New York’s Gabriel Sherman has a fine scoop on some internal decision-making at Fox News, but I fear he’s missing the big picture here:
The post-election soul searching going on inside the Republican Party is taking place inside Fox News as well. Fox News chief Roger Ailes, a canny marketer and protector of his network’s brand, has been taking steps since November to reposition Fox in the post-election media environment, freshening story lines — and in some cases, changing the characters. According to multiple Fox sources, Ailes has issued a new directive to his staff: He wants the faces associated with the election off the air — for now. For Karl Rove and Dick Morris — a pair of pundits perhaps most closely aligned with Fox’s anti-Obama campaign — Ailes’s orders mean new rules. Ailes’s deputy, Fox News programming chief Bill Shine, has sent out orders mandating that producers must get permission before booking Rove or Morris.
Thanks to their high visibility in the 2012 cycle, some MSM and progressive observers seem to be making the mistake of associating Rove and Morris with right-wing influence in the GOP, and assuming that taking them down a notch in FoxLand means some sort of new conservative pragmatism. Are we forgetting who these men are? Rove was the author of every single violation of “conservative principle” by George W. Bush that has enabled wingnuts to absolve themselves of any responsibility for the bitter fruits—substantively and politically—of the Bush/Cheney administration: No Child Left Behind, the Medicare Rx drug initiative, comprehensive immigration reform, and in general Big Spending and Big Government Conservatism. And given his role as the “quarterback” of the entire Super-PAC/501(c)(4) money blitz in 2012, Rove is also nicely positioned to take the fall for a “Republican Establishment” that failed to make ideology and “vetting” the centerpiece of the anti-Obama drive. As for Dick Morris—well, he’s the same unprincipled self-promoter he’s always been.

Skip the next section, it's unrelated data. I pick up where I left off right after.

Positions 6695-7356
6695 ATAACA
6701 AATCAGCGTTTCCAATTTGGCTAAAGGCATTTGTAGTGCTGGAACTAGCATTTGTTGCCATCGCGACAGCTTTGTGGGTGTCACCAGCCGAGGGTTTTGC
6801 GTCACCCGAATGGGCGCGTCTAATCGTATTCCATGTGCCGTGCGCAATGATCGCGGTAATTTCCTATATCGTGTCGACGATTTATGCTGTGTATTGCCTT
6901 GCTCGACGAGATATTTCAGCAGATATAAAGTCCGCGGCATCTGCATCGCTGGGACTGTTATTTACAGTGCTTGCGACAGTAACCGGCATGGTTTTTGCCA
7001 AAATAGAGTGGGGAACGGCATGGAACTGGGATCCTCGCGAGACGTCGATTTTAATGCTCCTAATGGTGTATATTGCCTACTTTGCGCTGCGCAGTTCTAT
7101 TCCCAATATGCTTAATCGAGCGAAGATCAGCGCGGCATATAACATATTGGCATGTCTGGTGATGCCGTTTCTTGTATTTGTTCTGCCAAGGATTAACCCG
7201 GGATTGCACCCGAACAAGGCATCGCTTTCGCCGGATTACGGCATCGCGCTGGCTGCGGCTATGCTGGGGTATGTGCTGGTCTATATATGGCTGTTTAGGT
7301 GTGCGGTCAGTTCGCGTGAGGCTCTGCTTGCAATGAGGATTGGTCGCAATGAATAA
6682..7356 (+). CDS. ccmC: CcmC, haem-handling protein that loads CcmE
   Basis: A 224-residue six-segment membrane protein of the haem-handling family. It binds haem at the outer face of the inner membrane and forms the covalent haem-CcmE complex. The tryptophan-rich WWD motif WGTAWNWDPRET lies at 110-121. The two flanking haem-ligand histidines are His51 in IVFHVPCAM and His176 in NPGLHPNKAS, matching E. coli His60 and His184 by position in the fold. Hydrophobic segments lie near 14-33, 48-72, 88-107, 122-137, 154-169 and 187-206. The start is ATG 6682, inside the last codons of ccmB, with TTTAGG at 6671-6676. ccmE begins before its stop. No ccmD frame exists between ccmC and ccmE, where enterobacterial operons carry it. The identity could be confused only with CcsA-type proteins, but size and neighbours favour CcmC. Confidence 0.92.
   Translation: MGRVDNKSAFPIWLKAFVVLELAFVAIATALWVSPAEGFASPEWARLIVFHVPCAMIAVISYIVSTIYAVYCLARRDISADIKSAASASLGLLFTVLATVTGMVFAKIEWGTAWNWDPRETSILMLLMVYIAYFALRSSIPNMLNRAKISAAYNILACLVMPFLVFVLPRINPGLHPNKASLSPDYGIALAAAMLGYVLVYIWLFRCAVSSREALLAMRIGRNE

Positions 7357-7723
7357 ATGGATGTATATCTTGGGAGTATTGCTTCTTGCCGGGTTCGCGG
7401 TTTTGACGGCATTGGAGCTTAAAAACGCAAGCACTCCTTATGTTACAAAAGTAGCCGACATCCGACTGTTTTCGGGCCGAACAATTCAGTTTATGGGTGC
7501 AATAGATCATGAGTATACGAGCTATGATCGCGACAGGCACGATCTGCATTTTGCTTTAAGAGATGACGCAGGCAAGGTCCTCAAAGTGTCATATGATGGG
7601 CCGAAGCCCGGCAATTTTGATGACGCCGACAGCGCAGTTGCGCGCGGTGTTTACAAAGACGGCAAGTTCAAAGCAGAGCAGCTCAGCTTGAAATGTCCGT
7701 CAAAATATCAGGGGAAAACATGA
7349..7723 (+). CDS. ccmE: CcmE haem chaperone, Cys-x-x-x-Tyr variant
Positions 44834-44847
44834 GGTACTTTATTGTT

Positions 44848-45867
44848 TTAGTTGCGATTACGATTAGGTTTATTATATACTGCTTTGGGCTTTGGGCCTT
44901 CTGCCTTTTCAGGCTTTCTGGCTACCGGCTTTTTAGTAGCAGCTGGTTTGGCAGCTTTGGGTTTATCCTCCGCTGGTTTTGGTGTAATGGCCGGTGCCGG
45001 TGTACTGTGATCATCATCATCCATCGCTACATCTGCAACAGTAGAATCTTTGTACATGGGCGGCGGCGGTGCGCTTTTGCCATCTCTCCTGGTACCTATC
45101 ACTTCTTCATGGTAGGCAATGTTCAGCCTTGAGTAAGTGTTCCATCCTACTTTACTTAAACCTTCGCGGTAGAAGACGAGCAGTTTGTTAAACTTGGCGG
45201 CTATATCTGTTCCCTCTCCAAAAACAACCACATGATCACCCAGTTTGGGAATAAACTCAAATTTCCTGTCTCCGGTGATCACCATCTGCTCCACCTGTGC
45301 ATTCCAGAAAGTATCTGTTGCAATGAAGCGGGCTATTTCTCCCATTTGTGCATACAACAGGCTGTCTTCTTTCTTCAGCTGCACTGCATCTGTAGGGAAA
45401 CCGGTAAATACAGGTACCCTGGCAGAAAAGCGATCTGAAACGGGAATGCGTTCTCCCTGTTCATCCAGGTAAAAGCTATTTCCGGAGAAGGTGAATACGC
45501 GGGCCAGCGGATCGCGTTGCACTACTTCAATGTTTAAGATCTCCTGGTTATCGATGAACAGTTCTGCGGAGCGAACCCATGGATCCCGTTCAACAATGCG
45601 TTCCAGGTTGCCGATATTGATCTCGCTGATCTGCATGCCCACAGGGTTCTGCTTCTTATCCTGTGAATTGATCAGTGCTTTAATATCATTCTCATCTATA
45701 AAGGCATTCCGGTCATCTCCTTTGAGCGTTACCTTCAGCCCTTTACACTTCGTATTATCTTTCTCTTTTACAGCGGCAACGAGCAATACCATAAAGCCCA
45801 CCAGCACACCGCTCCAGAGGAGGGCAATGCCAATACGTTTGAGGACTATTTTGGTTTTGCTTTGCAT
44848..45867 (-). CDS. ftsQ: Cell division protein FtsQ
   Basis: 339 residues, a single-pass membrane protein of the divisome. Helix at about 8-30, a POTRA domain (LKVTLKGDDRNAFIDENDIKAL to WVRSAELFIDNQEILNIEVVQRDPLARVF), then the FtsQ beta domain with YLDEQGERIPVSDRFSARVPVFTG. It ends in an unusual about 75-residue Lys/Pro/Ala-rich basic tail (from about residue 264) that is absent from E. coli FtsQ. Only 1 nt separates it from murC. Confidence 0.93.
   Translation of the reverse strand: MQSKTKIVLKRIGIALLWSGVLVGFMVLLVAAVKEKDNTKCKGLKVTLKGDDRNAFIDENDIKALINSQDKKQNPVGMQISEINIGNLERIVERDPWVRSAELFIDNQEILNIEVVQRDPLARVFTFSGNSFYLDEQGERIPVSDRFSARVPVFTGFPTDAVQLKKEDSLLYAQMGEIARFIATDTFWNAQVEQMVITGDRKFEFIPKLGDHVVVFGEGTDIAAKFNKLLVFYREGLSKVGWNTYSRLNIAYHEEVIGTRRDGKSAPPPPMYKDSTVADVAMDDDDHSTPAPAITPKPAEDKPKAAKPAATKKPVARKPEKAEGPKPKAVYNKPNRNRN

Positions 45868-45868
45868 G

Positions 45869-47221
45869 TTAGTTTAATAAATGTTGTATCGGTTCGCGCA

Putting Rove and Morris “on the bench” is precisely what you would expect from conservatives looking for a way to shift blame after another electoral defeat. The idea that it means Fox is coming to grips with the error of its ideological ways is leap of logic and faith unjustified by anything we’ve seen so far.
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